Maximizing Prospect Communication with College Coaches

Maximize your chances of earning an athletic scholarship by learning how to communicate with college coaches.

Coach Meeting
Effective communication with coaches is critical for high school student-athletes finalizing their college search. The recruiting process is not a sprint; it's a marathon. Your efforts need to be tactical and well planned for cultivating sincere relationships with future coaches. Prospects who embrace this important recruiting tool give themselves the greatest chance of success in the final analysis.

How you communicate can either move your college search plan toward your goal or cause confusion and misdirection. Get yourself on the radar of college coaches by realizing your ability and obligation to be proactive in your recruiting efforts. Cultivate this skill early on when seeking relationships with coaches at your target schools. Effective communication will prove your willingness to be an equal partner to the coaches.

Do the necessary research and pay attention to the way you present yourself. Start by getting familiar with the NCAA's contact rules. For example, did you know that July 1 was the first opportunity for most college coaches to initiate phone and off-campus face-to-face contact? Understanding that you may call or e-mail a coach at any time, with rare exceptions, is important. When communicating, practice "persistence with respect" to give yourself a better chance of grabbing favorable attention.

If even thinking about speaking with college coaches gives you the jitters, you are not alone, and your anxiety is not groundless. Coaches can be brutally honest at times, delivering information you might not want to hear. But keep in mind, college coaches are also down to earth, caring men and women who want you to find the right college match.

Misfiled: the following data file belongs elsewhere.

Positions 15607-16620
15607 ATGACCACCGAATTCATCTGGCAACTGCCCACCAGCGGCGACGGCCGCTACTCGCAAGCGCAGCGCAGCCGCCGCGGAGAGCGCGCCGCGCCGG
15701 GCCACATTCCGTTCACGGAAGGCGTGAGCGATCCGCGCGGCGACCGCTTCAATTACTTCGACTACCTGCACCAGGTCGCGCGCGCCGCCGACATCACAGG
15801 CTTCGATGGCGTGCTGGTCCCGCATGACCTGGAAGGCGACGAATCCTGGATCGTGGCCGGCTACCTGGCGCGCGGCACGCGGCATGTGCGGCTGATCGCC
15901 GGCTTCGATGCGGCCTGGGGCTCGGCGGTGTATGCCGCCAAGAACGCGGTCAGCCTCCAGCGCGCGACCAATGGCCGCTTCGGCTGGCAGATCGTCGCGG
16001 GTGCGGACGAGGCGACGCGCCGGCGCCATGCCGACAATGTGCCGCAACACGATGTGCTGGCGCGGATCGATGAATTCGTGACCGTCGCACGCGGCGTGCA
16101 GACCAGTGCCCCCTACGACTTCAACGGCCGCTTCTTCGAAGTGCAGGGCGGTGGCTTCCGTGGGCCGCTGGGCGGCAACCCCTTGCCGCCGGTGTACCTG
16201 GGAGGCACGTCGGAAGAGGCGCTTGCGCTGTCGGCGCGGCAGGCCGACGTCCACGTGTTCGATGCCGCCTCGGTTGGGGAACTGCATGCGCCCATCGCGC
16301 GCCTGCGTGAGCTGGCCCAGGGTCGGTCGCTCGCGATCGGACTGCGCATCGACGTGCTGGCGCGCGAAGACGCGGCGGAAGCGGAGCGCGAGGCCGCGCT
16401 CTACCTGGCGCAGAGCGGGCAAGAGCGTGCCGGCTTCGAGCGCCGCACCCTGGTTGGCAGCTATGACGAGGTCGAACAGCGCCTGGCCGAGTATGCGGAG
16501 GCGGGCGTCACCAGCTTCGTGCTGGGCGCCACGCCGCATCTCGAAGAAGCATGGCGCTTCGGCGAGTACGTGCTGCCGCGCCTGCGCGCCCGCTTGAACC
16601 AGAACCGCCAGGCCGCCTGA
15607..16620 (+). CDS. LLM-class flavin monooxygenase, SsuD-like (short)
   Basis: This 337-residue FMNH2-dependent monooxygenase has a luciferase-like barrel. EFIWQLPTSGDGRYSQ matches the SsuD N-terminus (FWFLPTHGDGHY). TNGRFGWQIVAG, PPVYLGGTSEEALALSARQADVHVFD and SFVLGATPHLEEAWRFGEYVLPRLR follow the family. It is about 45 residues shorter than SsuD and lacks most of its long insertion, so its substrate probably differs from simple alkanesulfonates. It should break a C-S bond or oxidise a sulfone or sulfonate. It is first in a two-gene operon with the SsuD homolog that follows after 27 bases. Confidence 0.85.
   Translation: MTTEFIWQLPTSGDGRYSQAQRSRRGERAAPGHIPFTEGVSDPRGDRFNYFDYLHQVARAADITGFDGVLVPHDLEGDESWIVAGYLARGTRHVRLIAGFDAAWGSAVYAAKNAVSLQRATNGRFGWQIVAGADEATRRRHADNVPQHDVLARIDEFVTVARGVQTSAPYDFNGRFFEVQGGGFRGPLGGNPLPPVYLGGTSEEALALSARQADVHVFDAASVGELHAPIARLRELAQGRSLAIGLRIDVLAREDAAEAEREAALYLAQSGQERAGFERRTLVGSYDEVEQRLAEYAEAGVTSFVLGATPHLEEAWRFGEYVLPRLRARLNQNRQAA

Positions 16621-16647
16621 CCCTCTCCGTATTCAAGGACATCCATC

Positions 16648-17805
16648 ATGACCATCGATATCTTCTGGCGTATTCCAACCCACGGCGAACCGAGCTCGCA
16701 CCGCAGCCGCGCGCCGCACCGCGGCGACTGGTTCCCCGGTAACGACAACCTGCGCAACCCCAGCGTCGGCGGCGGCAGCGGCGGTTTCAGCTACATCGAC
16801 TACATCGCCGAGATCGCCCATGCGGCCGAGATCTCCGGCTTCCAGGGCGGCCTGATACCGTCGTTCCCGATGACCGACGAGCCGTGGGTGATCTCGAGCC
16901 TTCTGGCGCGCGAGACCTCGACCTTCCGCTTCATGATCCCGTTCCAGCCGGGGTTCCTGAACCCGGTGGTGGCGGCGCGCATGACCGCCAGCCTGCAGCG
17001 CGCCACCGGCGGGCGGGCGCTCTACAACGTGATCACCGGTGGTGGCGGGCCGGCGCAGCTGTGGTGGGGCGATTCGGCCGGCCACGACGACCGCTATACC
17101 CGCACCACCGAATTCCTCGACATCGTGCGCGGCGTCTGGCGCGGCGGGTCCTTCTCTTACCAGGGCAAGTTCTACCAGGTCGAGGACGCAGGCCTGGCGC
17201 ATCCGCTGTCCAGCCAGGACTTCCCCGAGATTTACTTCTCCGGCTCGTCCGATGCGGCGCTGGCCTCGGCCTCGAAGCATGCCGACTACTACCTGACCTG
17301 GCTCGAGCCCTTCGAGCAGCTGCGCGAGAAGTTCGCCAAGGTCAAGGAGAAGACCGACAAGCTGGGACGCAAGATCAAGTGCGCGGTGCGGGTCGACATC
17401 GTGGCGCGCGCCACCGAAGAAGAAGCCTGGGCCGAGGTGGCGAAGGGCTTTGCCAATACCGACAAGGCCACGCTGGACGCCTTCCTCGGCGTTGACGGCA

Honestly, few prospects are ever completely ready to meet and speak with coaches. The trick is to make sure you always lean in a "prepared direction." If you falter or stumble when communicating with coaches, simply find your way back to center. Coaches aren't concerned about the hiccups; they want to see how you recover.

Remember, coaches use three simple factors to size up a prospect: academic strength, athletic ability and depth of character. Since they are gut thinkers, coaches want to know who you are on the inside, which makes character an area they like to explore. This will be quickly apparent in the questions they ask; and their judgments on your character will be based on how you communicate and present yourself.

A proverbial "red flag" for communication is reaching out with no real agenda. As a prospect, you always need to provide information that will improve your chances of staying in the "A" recruiting file. Whether it's news about a higher ACT score or results from a select tournament, give the coach something that has "grip"—something that will improve your position on the recruiting chart.

Proactive communication with potential coaches is key, for two reasons. First, offering well thought out information that is pertinent to the college search sends a clear message that you are well prepared. Second, considering that they deal with hundreds of potential prospects, coaches value time management. Your future coach will appreciate and remember any proactive effort you make to respect that.


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